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Electric vehicles flying off dealership lots amid high gas prices

Sky high gas prices have more people making the switch to electric vehicles.
Published: Jun. 21, 2022 at 6:15 PM EDT|Updated: Jun. 21, 2022 at 7:06 PM EDT
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HOLYOKE, MA (WGGB/WSHM) - Sky high gas prices have more people making the switch to electric vehicles. At Gary Rome Hyudai in Holyoke, there isn’t an electric car on the lot, thanks to the increase in demand.

“It’s a learning curve for sure. It’s really like a starship,” said Julian Dupont of Chicopee.

Dupont was charging up his electric vehicle on Tuesday. With just 18 minutes at this a “super charger” at Gary Rome Hyundai will give him 80 percent charge.

“Right now, I’ve only been here for a few minutes and I’ve already got 67 miles added,” Dupont added.

The cost is nothing compared to a trip to the gas station in his other vehicle, a truck, which runs about $130 these days.

“To get this up to the same range, you’re looking at about $15, so you do the math there and figure it out,” Dupont noted.

Dupont got the electric car in April and it was good timing as high gas prices are driving up demand for EVs.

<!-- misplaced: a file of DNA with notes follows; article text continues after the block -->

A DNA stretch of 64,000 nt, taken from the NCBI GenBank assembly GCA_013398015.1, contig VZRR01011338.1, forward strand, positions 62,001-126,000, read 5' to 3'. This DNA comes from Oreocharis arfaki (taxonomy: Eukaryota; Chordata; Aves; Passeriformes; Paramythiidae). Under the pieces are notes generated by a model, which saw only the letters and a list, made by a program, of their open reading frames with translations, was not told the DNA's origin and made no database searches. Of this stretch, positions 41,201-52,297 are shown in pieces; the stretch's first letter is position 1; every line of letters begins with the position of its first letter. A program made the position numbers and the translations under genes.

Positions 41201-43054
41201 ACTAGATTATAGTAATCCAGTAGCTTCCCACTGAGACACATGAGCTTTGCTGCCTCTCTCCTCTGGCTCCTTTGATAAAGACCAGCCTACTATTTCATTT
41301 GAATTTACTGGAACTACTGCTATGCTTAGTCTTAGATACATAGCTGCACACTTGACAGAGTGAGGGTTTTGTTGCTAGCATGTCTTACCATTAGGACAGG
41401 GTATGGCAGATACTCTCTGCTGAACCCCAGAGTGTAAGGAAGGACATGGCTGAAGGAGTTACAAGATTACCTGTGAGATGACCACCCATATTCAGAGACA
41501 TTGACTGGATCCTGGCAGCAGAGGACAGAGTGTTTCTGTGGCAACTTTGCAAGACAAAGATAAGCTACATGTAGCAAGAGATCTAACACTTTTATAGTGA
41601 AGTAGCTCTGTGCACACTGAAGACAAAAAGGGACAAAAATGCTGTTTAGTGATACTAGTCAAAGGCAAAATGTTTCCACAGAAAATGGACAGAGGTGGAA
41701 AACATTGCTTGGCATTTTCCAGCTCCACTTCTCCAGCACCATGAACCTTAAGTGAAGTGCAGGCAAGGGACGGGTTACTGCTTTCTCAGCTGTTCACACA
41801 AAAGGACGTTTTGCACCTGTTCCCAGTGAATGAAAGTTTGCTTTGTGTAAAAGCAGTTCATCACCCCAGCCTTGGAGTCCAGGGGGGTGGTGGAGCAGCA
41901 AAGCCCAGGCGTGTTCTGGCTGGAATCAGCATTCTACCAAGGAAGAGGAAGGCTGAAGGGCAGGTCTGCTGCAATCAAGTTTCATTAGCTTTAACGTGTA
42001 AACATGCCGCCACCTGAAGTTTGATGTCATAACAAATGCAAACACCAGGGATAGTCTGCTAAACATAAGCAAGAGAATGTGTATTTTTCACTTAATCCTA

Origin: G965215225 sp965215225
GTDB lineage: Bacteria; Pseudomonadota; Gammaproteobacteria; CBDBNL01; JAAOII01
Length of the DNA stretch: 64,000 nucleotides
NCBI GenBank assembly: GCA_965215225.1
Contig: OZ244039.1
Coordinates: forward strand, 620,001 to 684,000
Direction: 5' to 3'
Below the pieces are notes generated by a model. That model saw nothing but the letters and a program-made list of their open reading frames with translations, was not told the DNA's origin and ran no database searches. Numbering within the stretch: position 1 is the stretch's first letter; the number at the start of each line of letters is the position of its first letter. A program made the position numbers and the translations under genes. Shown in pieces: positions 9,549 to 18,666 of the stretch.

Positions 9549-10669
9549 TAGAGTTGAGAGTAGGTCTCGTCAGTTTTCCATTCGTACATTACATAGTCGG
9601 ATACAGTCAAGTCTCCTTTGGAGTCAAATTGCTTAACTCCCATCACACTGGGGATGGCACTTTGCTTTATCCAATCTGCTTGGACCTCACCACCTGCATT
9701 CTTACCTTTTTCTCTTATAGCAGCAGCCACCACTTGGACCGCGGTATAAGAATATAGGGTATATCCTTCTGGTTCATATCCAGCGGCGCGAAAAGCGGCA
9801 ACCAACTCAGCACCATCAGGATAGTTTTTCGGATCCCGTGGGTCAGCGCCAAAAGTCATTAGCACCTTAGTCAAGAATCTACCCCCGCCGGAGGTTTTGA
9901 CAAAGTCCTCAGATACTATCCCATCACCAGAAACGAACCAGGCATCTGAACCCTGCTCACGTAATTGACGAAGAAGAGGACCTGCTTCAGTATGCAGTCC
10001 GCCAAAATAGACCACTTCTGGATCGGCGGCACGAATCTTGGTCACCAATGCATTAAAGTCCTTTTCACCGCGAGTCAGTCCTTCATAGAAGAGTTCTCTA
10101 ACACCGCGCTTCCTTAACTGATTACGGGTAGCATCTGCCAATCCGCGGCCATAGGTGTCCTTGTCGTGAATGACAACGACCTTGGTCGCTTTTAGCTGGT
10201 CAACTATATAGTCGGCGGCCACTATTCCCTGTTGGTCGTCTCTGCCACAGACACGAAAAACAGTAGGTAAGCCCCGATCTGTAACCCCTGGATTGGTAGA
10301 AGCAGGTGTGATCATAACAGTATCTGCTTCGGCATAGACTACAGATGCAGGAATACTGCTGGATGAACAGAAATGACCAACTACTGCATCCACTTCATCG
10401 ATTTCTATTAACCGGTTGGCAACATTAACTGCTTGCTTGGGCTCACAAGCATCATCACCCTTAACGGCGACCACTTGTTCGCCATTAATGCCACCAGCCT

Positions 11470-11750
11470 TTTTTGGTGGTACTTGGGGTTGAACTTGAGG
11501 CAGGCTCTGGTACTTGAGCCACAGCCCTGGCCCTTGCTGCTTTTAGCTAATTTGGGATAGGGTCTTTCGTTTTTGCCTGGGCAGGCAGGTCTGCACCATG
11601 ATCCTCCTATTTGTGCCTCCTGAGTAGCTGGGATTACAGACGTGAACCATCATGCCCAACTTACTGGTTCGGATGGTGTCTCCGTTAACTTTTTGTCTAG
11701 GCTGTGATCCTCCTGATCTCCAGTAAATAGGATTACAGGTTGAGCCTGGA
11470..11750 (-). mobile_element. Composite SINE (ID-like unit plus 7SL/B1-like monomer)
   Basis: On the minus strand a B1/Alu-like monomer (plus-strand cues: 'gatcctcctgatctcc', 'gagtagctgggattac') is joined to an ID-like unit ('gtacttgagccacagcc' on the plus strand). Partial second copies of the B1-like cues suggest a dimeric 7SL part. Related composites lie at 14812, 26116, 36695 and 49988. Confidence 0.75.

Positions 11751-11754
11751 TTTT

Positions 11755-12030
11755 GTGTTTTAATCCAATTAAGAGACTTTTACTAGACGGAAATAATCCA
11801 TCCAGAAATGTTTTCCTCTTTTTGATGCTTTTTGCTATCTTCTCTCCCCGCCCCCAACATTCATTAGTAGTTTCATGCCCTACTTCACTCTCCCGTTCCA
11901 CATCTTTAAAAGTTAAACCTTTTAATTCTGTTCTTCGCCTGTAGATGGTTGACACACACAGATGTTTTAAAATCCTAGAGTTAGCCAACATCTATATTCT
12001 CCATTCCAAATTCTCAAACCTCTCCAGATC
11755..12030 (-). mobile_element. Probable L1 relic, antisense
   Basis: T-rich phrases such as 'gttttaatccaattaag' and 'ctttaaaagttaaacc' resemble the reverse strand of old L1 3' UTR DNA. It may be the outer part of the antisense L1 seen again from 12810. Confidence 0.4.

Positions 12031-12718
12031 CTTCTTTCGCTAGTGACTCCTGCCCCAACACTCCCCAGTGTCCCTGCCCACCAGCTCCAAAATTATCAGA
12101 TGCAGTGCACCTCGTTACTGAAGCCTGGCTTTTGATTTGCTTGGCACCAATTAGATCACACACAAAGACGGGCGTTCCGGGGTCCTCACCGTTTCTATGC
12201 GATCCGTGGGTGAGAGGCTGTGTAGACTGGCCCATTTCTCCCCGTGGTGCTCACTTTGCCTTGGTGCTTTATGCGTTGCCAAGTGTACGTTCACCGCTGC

“We came from selling no electric vehicles at all to selling over 30 a month,” said Gary Rome, president of Gary Rome Auto Group.

Rome told Western Mass News they’re selling every electric vehicle they have. Most of them are sold before they even arrive at the dealership.

“It’s a good problem, but not really. We wish we had more,” Rome added.

Demand combined with supply chain issues and computer chip shortages are creating a scarcity. Rome said infrastructure will only grow with the increased demand.

In a recent report by car sales website Co-Pilot, Massachusetts ranked fifth in the nation for the number of EV charging stations. There are two chargers at Gary Rome Hyundai and pulling up the app, Charge Hub, you can find plenty of nearby charging sites. Statewide, there are more than 2,000 charging stations.

“People have range anxiety. They think they’re going to run out of charge, which really isn’t any different than if you left your house with no gas,” Rome explained.

Of course, there’s also the upfront cost. According to Kelly Blue Book, purchasing an electric vehicle is on average nearly $20,000 more than a traditional car, but Rome said there are incentives: $7,500 federal rebate and $2,500 state rebate.

The dealership also offers an EV rental program, so you can try before you buy, but all six vehicles are rented out.

Editor’s Note: The value of the state rebate on electric vehicles has been updated.